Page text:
Any such patient must be discussed with the EM Consultant on-call
Principles of management
- It is the responsibility of the Gardaí on the site to contact hospital radiation staff for advice.
- Contaminated casualties will normally be taken to nominated regional hospitals but seriously ill patients will be taken to the nearest Emergency Department.
- Life saving treatment is of over-riding importance.
- The emphasis throughout management is to limit the spread of contamination
- Low-level contamination presents no immediate hazard to the ED or hospital staff.
- On receipt of notification by the Emergency Services, a treatment area in which the patients can be isolated should be set aside. Ideally, this area should be equipped with a shower and irrigation facilities but if these are not available, disposable polythene sheeting should be placed on the floor and other indispensable items which may become contaminated. Adequate amounts of paper and absorbent material e.g. cotton wool will be required. Air conditioning equipment should be switched off. Patients should preferably be admitted through a separate entrance.
- A controller should be nominated to record details of all personnel in contact with the contaminated area.
- Contact the Local Radiation Protection Officer who will be responsible for quantification of the level of radioactive contamination and advice.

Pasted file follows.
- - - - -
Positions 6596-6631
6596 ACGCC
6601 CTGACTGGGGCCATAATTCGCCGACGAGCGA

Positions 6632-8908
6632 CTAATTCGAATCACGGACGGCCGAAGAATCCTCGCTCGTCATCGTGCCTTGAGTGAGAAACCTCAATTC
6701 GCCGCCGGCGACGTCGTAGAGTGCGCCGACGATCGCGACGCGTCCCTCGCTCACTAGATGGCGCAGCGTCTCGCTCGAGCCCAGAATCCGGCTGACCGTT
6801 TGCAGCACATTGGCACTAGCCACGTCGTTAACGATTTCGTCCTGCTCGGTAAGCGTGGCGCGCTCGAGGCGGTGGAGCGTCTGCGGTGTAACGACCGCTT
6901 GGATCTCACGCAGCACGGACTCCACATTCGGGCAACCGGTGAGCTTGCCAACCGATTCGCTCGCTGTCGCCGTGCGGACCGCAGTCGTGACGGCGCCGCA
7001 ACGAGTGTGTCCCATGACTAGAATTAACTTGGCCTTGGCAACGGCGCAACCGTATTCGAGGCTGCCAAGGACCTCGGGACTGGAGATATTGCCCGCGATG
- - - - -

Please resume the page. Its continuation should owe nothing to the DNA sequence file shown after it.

- Mark out an area where ambulances can be examined after arrival and decontaminated if necessary.
- All staff who may be exposed to radio-active substances should be issued with overalls/aprons, boots and gloves.
- On arrival, seriously ill or injured patients should be directed to appropriate resuscitation facilities. The remainder should be contained in the decontamination area.
- A senior member of staff should liaise with the hospital administrator to deal with enquiries.
Techniques for Emergency Decontamination
- Avoid any spread of contaminant
- Patients should be undressed and all items in contact with the radio-active source should be collected in plastic bags and sealed for subsequent collection and examination by the Radiation Protection Officer or his team
- Patients should be gently washed with water, avoiding any spread of contamination by splashing.
- Exposed areas of skin have priority as other areas are usually protected by clothing.
- Washing with soap and water is usually adequate. Nails should be cleaned with brushes.
- Fluid used for washing the casualty should be retained in suitable containers.
- Open wounds should be irrigated with saline and if minor, encouraged to bleed.
- Wound debridement, if permissible, will reduce the level of contamination.
- Nostrils, ears and other orifices should be swabbed before cleansing and the swabs retained for examination by the Radiation Protection Officer.
- Urine and faeces should be collected from patients who have inhaled or ingested contaminant.
The irradiated patient
- These individuals do not require emergency management except in the case of burns which should be irrigated as above before being treated according to standard practice.
- The development of radiation sickness is a delayed phenomenon and any patient suspected of this should be referred to the nearest Oncology Unit.